“We do not grieve as those without hope” (1 Thess 4:13-14)
Next to Gambella, South Sudan is at war. Refugees are flooding into Gambella, and many have lost loved ones.. Please hold Bishop Grant and Dr Wendy LeMarquand, the clergy, the Mothers Union leaders, refugees, the 70 Anglican congregations, and those affected by violence in your prayers.
Dr. Wendy writes: “As we all sat in the tukal (hut), sisters, brothers-in-law, father, mother, grandchildren, friends and relatives, the sunlight streamed in the door, glancing off the feathers of inquisitive baby chicks, and falling softly on the faces of those who had gathered to share their grief. War had a face. It was the suffering face of our friends and colleagues in Gambella as family after family heard of this son killed, that brother gone missing, that dear friend no longer alive. I was struck that there was no denial of grief as parents and relatives shared their hope in Jesus. Death had taken the one they loved from them, and Jesus had taken their loved one from death. Both hope and grief had equal place. And we were privileged to share in this with them.”
Bishop Grant writes: “Although Gambella has thus far escaped the violence taking place across the border, one horrible incident did occur a week ago. It is unknown whether the perpetrators of this had come from across the border or were local. Last week, as the sun was setting and people were sitting down outside their tukals (huts) to eat, armed men of a different ethnic group suddenly appeared from the bush and opened fire on an Anuak village near Abol killing three people (two women, one pregnant with her first child, and one newly married young man). The men kidnapped eight children and headed back into the forest. Three of the children escaped, but five are still missing. The entire village swam across the river to escape further violence and have been living in the small village of Abol Kir where we have a small Anglican congregation. I went there today with a member of the Gambella Anglican Centre staff who is himself an Anuak priest. We brought a truck load of maize, cooking oil, coffee, sugar, mosquito nets, tarps, ground sheets, soap, and some cooking and cleaning supplies.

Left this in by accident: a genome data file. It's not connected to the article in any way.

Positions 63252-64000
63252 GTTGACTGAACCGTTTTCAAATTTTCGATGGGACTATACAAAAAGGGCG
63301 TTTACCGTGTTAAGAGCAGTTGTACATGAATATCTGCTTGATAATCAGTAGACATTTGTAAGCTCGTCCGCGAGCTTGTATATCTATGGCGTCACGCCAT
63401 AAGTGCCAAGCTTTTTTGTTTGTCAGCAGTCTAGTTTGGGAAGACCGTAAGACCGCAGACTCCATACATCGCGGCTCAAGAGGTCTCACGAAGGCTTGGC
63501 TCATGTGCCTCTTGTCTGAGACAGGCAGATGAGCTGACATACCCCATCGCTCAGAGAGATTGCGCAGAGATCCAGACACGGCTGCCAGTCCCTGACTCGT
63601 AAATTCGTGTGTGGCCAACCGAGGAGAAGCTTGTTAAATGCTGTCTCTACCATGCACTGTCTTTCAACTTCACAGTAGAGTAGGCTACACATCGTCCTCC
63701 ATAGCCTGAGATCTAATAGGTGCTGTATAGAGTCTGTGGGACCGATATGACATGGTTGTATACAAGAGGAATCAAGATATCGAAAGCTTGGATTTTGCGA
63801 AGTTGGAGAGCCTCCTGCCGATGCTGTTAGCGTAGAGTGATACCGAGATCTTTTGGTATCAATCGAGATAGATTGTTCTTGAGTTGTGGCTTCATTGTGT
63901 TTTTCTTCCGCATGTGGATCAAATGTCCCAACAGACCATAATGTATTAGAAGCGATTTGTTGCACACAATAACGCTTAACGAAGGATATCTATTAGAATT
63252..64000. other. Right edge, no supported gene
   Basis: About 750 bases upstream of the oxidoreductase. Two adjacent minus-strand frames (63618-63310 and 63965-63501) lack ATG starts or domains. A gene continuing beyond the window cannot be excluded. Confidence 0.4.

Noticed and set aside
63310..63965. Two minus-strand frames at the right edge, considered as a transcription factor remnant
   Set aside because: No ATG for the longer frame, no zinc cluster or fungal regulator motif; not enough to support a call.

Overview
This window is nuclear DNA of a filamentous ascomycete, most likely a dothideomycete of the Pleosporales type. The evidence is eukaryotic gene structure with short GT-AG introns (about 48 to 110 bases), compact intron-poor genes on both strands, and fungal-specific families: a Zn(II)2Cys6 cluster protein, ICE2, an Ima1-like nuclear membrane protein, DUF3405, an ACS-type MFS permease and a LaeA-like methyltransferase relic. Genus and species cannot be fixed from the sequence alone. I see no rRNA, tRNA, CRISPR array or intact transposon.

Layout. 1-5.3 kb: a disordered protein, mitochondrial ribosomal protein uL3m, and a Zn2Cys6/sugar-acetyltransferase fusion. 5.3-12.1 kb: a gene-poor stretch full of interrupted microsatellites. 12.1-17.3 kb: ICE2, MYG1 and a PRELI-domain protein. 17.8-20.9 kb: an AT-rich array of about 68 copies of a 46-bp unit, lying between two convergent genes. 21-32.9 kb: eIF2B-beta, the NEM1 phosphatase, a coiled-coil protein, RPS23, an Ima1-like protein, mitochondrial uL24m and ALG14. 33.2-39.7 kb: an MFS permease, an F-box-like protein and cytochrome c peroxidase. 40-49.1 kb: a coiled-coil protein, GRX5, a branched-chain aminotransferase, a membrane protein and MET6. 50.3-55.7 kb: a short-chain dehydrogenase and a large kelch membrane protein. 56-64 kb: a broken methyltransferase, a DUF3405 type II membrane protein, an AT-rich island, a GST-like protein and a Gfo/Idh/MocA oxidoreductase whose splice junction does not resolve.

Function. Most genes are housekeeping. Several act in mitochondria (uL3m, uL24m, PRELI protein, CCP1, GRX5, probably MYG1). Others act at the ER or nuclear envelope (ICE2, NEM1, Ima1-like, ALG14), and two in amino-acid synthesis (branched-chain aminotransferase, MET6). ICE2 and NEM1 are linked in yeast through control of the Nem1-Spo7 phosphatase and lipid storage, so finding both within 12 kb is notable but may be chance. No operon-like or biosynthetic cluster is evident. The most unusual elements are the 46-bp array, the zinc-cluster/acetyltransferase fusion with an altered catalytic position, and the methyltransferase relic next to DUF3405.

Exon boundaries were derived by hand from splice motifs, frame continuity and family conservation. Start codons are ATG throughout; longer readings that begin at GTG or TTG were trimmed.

The whole village gathered and I asked to hear the story of what happened. Two women spoke clearly and calmly recounting the details. I spoke about how it must be so easy to become angry and want revenge, but that taking revenge would just make the other group want to retaliate again. I spoke about one of the hardest things that Jesus ever said: love your enemies – it doesn’t mean we don’t have enemies, obviously they are there, but he wants to change hearts – their’s and ours’. Then we prayed. One woman broke down weeping at the end of the prayer and had to be held by several other women who were afraid she would hurt herself. “She has a mental problem,” said my priest friend. “Her children are among those who are lost.” If my children had been taken like that, I would have a mental problem too!
The clergy were at the Gambella Anglican Centre this week for two days of training. We were able to talk about how the refugee situation is having an impact on the region, their churches – and themselves personally. At least half of the clergy have lost relatives in the fighting in South Sudan: one priest has lost six cousins, one has lost a son. Several have friends and relatives who are missing. Afer the clergy training days Wendy had 35 Mothers’ Union leaders here for two days of training on nutrition – but the war in South Sudan also had to be addressed. Wendy talked on Wednesday afternoon about grief and then led a time of prayer, especially for those who had lost loved ones. The demonstrative weeping that followed was intense, but neither unexpected nor inappropriate. It was a bit like a cloud burst which was briefly violent, but ultimately cleansing.”